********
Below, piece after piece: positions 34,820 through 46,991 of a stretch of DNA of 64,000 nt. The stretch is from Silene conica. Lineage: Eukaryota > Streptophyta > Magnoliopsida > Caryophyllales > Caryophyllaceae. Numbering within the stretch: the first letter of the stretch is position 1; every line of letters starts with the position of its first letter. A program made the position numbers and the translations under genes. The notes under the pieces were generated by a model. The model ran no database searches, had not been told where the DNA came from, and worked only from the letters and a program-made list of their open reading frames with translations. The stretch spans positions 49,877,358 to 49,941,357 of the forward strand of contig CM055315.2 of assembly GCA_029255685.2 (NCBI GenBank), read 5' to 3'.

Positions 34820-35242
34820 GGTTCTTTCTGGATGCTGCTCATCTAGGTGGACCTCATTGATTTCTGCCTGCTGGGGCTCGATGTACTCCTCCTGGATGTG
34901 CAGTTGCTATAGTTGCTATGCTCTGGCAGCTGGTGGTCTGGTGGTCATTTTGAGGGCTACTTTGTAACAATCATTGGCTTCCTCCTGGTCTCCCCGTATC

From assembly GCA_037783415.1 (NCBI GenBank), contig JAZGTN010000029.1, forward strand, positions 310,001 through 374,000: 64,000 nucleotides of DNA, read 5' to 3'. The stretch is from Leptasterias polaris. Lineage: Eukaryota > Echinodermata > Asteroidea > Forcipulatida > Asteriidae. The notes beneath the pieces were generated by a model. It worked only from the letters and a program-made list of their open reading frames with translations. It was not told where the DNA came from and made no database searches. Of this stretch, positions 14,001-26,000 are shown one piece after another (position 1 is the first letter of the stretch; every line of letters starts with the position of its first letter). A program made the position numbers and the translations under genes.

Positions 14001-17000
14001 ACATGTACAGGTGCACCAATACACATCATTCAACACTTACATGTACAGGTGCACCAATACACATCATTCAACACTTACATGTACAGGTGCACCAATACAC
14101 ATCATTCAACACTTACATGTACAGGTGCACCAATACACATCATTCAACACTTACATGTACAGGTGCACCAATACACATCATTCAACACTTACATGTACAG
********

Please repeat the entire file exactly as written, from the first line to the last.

Below, piece after piece: positions 34,820 through 46,991 of a stretch of DNA of 64,000 nt. The stretch is from Silene conica. Lineage: Eukaryota > Streptophyta > Magnoliopsida > Caryophyllales > Caryophyllaceae. Numbering within the stretch: the first letter of the stretch is position 1; every line of letters starts with the position of its first letter. A program made the position numbers and the translations under genes. The notes under the pieces were generated by a model. The model ran no database searches, had not been told where the DNA came from, and worked only from the letters and a program-made list of their open reading frames with translations. The stretch spans positions 49,877,358 to 49,941,357 of the forward strand of contig CM055315.2 of assembly GCA_029255685.2 (NCBI GenBank), read 5' to 3'.

Positions 34820-35242
34820 GGTTCTTTCTGGATGCTGCTCATCTAGGTGGACCTCATTGATTTCTGCCTGCTGGGGCTCGATGTACTCCTCCTGGATGTG
34901 CAGTTGCTATAGTTGCTATGCTCTGGCAGCTGGTGGTCTGGTGGTCATTTTGAGGGCTACTTTGTAACAATCATTGGCTTCCTCCTGGTCTCCCCGTATC

From assembly GCA_037783415.1 (NCBI GenBank), contig JAZGTN010000029.1, forward strand, positions 310,001 through 374,000: 64,000 nucleotides of DNA, read 5' to 3'. The stretch is from Leptasterias polaris. Lineage: Eukaryota > Echinodermata > Asteroidea > Forcipulatida > Asteriidae. The notes beneath the pieces were generated by a model. It worked only from the letters and a program-made list of their open reading frames with translations. It was not told where the DNA came from and made no database searches. Of this stretch, positions 14,001-26,000 are shown one piece after another (position 1 is the first letter of the stretch; every line of letters starts with the position of its first letter). A program made the position numbers and the translations under genes.

Positions 14001-17000
14001 ACATGTACAGGTGCACCAATACACATCATTCAACACTTACATGTACAGGTGCACCAATACACATCATTCAACACTTACATGTACAGGTGCACCAATACAC
14101 ATCATTCAACACTTACATGTACAGGTGCACCAATACACATCATTCAACACTTACATGTACAGGTGCACCAATACACATCATTCAACACTTACATGTACAG